Women Of Color Luncheon Discusses Racism And Sexism

Isabella Chan, Assistant News Editor


As Black History Month came to an end, Central Connecticut’s Ruthe Boyea Women’s Center hosted a “Women of Color” luncheon to discuss the hardships of being a black woman and ways to resolve this social problem.

Juliana Soares and Jessica Irizarry, student event coordinators for the Women’s Center, began the event with a poem and an introduction of the keynote speaker, Dr. Charisa Levchak.

“What does it mean to be a woman of color? It is more than a skin tone and maybe you have more melanin than the person next to you,” Soares said. “But it also means we are at the bottom of the food chain, so we face a lot of walls and obstacles. But this also means we have to work harder, smarter and louder to be heard, seen or even noticed.”

Irizarry then went on to introduce Levchak, assistant professor of sociology and author of “Microaggressions and Modern Racism: Endurance and Evolution.”

During her lecture, Levchak discussed the impact racism and sexism has on the mind and recommended ways to potentially resolve such issues.

“There is hope. Social problems, like racism and sexism, are socially created [and] therefore, the solution must also be socially created,” Levchak said. “In my view, the solution requires dedication and hard work from individuals and institutions.” 

She continued to emphasize the importance of not only addressing the way oneself is oppressed by society, but also the way in which one oppresses others. Rather than becoming defensive and retaliate when racism and sexism is brought up, one should be open to discussing these matters, she said.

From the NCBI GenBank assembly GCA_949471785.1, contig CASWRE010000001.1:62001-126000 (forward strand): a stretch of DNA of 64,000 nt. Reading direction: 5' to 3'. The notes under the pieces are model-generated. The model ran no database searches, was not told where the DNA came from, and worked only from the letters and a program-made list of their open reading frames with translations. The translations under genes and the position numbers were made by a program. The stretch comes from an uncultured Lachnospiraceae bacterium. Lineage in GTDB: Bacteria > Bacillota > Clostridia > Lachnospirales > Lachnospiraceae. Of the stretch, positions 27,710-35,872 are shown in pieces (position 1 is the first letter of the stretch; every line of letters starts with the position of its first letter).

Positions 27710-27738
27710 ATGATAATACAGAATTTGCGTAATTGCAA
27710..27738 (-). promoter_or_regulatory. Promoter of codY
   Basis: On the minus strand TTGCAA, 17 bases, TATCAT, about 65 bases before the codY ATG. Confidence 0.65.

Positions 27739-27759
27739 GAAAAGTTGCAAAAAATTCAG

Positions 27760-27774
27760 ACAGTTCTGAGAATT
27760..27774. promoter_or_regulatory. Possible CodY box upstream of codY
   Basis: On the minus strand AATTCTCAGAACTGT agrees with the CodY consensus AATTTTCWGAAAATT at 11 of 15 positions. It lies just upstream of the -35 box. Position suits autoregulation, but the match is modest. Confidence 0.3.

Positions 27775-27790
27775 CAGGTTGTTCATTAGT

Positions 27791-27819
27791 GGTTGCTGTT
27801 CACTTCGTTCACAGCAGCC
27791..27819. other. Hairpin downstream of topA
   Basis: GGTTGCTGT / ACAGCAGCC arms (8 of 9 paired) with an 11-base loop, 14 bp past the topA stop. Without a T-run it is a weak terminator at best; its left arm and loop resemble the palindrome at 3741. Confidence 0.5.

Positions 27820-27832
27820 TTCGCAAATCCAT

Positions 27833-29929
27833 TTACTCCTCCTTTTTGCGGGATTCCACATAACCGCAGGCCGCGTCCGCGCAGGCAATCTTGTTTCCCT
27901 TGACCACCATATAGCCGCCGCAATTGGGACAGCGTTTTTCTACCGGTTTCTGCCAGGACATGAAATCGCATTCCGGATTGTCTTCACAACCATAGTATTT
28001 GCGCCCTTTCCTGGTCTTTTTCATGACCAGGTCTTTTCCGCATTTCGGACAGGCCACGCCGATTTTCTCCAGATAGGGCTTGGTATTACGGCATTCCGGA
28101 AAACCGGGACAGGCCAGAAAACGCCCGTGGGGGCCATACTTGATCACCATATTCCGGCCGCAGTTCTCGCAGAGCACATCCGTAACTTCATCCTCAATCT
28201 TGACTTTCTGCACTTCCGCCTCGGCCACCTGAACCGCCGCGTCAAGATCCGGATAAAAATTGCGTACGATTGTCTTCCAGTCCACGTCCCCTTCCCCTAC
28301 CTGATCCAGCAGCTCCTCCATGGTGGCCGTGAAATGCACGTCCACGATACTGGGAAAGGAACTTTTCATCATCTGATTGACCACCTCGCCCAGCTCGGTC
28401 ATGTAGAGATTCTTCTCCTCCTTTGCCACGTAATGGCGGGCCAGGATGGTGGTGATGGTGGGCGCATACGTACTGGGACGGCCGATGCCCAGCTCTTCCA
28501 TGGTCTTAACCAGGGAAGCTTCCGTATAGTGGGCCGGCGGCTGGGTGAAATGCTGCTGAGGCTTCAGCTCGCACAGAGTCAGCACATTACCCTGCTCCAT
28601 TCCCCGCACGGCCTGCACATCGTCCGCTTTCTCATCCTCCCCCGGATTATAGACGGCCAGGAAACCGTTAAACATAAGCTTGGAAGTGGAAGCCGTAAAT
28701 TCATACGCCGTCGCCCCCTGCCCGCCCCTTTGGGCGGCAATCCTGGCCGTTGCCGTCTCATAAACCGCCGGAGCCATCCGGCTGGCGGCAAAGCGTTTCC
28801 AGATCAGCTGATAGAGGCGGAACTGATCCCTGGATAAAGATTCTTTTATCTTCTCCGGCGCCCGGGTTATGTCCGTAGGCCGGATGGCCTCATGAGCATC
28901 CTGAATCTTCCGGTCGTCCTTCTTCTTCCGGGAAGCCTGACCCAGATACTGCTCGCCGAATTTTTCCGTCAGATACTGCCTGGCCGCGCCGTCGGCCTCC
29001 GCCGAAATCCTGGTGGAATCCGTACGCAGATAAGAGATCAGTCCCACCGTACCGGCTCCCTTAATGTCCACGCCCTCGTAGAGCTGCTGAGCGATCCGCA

“We must be willing to self-reflect, take constructive criticism and address our own shortcomings as they relate to social justice because being a good person or being progressive is not enough and in some ways, effectively meaningless if we are not checking our privilege,” Levchak said.

As a whole, many of those in attendance agreed in order for change to be made, the opportunity for discussion needs to widen.

Heidi Huguley, the co-chair on CCSU’s Committee on the Concerns of Women, explained how although starting the conversation may be difficult, it is vital to do so in order to start change.

“Women of color tend to get a reputation of, ‘They’re not gonna like this and will be too sensitive,’ but we’re all sensitive,” Huguley stated. “We all have to check ourselves. When someone says some constructive criticism, it’s an ‘ouch’ moment at first, but so what? It is for the good of the whole.”

The post-discussion began to heavily focus on ways for people to reconsider their own judgments and reactions to how racism and sexism can be handled.

“How do we shift from one oppression is all oppression?” Olga Fritho, Graduate Assistant at the Women’s Center, asked. “I feel like too often we have to decide if we are standing up for women or people of color or the LGBT community. I feel like we forgot that oftentimes if a woman is getting mistreated, that stands for all women.”

“We are all together, but in many ways, we are not as cohesive as a community as we could be,” Levchak responded. “I think that may have a lot to do with the larger U.S. society. We’re not having those discussions about unity, community and empathy or social justice values.” 

Jacqueline Cobbina-Boivin, director of the Women’s Center, ensured the attendants that the Women’s Center was a safe space for all – faculty, staff and students – to go to for assistance and support. 

For those interested, the Ruthe Boyea Women’s Center is located on the second floor of the Student Center, room 215.